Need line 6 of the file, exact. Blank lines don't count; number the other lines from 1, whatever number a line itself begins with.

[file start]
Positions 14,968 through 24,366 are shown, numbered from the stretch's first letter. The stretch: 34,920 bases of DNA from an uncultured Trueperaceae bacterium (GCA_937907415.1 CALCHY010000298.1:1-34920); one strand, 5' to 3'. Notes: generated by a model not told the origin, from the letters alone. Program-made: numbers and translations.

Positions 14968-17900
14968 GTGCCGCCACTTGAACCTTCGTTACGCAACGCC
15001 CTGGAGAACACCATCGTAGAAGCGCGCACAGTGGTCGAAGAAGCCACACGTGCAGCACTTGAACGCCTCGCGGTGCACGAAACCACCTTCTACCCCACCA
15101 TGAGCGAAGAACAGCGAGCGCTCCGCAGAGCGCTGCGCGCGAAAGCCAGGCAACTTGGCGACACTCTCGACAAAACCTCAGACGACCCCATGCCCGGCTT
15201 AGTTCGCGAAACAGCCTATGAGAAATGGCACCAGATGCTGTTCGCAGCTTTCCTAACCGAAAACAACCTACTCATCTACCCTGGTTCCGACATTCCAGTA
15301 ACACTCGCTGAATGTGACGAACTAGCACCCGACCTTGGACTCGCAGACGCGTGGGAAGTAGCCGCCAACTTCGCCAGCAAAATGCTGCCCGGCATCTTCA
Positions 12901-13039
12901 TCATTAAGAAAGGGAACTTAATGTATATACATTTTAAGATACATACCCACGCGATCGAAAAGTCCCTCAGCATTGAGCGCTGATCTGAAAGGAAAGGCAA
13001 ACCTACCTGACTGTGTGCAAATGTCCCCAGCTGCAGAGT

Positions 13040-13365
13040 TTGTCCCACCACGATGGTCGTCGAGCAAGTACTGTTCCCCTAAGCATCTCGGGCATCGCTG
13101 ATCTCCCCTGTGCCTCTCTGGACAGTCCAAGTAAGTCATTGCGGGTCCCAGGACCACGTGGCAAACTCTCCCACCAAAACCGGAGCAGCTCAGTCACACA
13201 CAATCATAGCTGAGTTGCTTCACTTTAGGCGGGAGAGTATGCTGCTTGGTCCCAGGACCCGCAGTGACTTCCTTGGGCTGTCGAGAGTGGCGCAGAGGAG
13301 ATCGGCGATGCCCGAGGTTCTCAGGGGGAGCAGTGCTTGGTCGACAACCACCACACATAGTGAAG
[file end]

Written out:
15201 AGTTCGCGAAACAGCCTATGAGAAATGGCACCAGATGCTGTTCGCAGCTTTCCTAACCGAAAACAACCTACTCATCTACCCTGGTTCCGACATTCCAGTA